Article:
Deborah Swackhamer told Rachel Maddow a wild tale about the EPA. The only problem? Almost none of it is true.
When Deborah Swackhamer appeared on “The Rachel Maddow Show” this week, the scientist and chair of the EPA’s Board of Scientific Counselors (BOSC) was treated like a sort of whistleblower.
Swackhamer accused the EPA of cutting BOSC’s membership from 68 to 11, backing out of an agreement to automatically renew all members, suspending all BOSC activities, and intimidating witnesses.
Maddow, ever eager for a Trump administration controversy, ate it up without question. But a closer look at these claims reveals Swackhamer’s claims are in some cases wildly exaggerated and in others, simply not true.
Swackhamer: The board used to be composed of 68 members but is now just 11 members, and members were supposed to be renewed at the end of their first-term.
Here Swackhamer left out a key detail that changes the entire tone of the claim. The fact is that board members’ terms expired. EPA encouraged all members whose terms expired to re-apply, and the agency is working to fill these spots, according to an EPA source. All BOSC members are appointed by the EPA administrator, and it is the EPA’s policy that no member has a guaranteed renewal to ensure the board maintains its quality and diversity.
Swackhamer: BOSC activities have been suspended and future meetings cancelled.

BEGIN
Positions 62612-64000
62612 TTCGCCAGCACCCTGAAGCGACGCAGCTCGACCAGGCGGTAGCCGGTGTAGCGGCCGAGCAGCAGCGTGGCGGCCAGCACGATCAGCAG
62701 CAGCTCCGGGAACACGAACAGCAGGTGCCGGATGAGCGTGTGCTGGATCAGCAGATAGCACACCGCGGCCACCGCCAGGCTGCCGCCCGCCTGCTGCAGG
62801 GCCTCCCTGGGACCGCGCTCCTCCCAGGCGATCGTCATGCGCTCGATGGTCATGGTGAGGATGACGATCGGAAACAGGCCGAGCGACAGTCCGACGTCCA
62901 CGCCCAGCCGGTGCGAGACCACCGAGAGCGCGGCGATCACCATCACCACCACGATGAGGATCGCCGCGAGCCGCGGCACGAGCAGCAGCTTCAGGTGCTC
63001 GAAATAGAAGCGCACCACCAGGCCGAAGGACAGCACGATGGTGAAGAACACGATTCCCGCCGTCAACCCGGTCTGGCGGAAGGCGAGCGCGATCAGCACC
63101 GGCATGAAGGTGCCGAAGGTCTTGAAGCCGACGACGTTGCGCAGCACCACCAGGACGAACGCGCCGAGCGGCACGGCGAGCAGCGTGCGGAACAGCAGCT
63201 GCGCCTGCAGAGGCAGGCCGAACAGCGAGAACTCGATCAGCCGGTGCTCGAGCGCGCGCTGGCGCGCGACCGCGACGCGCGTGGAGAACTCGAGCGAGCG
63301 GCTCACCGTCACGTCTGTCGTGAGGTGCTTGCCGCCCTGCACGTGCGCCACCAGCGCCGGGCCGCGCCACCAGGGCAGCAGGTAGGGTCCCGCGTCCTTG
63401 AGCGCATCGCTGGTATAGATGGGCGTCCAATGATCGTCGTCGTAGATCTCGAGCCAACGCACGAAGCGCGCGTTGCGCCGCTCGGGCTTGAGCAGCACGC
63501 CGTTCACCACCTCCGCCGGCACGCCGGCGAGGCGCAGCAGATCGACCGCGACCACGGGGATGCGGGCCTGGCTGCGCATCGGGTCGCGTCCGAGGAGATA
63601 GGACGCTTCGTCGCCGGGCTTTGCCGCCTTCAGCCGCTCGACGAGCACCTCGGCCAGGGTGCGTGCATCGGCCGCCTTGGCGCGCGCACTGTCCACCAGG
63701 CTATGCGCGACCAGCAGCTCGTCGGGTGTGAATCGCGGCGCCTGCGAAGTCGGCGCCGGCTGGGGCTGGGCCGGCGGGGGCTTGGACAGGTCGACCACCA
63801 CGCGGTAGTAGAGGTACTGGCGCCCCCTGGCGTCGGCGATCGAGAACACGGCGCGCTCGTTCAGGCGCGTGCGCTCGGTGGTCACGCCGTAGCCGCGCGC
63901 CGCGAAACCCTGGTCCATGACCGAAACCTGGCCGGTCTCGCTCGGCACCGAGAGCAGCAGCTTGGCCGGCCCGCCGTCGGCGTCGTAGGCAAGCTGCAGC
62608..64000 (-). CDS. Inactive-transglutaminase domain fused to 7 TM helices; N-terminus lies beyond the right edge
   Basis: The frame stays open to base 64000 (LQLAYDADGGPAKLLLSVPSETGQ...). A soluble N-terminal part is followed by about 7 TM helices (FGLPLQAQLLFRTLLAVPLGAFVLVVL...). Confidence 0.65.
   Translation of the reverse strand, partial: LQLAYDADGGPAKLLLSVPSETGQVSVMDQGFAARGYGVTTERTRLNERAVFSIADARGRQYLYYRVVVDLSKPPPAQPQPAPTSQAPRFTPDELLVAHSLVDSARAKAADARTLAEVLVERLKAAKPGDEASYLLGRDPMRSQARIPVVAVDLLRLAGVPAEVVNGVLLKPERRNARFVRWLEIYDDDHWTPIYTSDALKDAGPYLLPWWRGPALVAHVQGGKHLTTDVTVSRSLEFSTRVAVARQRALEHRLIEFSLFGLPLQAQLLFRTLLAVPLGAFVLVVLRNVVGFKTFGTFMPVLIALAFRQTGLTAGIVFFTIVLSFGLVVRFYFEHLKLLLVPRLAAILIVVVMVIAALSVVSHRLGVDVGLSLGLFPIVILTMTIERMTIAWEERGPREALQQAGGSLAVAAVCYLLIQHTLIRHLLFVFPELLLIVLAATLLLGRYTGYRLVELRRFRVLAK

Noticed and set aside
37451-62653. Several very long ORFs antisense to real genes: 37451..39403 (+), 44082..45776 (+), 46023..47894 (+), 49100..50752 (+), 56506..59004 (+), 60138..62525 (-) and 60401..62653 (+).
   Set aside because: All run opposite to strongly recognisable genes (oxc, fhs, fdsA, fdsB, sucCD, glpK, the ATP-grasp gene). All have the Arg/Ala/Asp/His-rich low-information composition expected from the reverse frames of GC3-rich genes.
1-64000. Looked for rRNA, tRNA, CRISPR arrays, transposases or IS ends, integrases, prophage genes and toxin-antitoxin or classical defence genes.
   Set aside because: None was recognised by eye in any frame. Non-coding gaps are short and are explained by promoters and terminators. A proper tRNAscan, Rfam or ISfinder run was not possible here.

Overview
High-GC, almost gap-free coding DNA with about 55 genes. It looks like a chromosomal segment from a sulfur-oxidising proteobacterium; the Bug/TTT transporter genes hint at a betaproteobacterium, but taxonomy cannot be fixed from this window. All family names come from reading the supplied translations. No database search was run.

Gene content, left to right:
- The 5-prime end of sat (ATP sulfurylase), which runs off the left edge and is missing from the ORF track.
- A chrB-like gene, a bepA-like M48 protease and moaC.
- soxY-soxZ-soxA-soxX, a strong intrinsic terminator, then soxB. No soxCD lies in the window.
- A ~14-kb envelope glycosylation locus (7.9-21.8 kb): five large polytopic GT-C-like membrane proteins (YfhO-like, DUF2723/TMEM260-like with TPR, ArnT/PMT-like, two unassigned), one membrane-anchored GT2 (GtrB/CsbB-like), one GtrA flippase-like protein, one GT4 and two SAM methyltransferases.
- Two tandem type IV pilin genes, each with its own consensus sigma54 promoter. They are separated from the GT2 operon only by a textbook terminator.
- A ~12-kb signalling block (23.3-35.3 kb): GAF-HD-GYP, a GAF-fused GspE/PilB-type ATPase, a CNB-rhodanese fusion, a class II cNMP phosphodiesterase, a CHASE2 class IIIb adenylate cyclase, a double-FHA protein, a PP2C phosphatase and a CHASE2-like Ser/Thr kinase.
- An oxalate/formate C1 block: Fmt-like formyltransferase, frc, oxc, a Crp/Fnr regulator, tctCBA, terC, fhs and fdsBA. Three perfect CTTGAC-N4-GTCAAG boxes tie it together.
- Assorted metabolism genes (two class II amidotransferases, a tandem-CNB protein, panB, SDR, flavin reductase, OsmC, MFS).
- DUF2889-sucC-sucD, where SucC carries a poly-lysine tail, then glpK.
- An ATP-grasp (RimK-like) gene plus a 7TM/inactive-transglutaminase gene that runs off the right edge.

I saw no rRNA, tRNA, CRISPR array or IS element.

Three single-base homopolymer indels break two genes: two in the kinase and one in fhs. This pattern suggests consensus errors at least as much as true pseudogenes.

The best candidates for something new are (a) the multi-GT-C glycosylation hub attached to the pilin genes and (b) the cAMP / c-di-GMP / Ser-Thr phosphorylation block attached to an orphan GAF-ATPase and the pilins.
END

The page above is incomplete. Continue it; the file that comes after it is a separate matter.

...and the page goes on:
In truth, the EPA is in the process of filling vacancies, according to a source, and meetings are scheduled to reconvene as soon as possible. It’s also important to note that BOSC members do not review the science used by the EPA for rulemaking. The EPA’s experiments, findings, and meetings are continuing as usual.
Swackhamer: EPA’s chief of staff sent intimidating emails prior to my testimony before the House Science, Space & Technology committee.
Unfortunately, political motivations are at play here. Swackhamer was invited to speak by the Democratic minority, and her testimony had nothing to do with the scope of the hearing, which was to be about the role that states play in U.S. rulemaking. Here is an excerpt of statement from Rep. Lamar Smith (R-TX), the committee’s chairman:
It’s unfortunate that the Minority has tried to hijack committee hearings for their own politically motivated agenda. It is clear that the Minority invited Dr. Swackhamer to testify because she was a member of the EPA Board of Scientific Counselors, despite protestations from the Minority that she was testifying only in her ‘personal capacity.’
In email communications released by the EPA to the House committee, it’s clear Swackhamer failed to adhere to established review practices set forth for testimony provided by EPA-affiliated witnesses when testifying before congressional committees.
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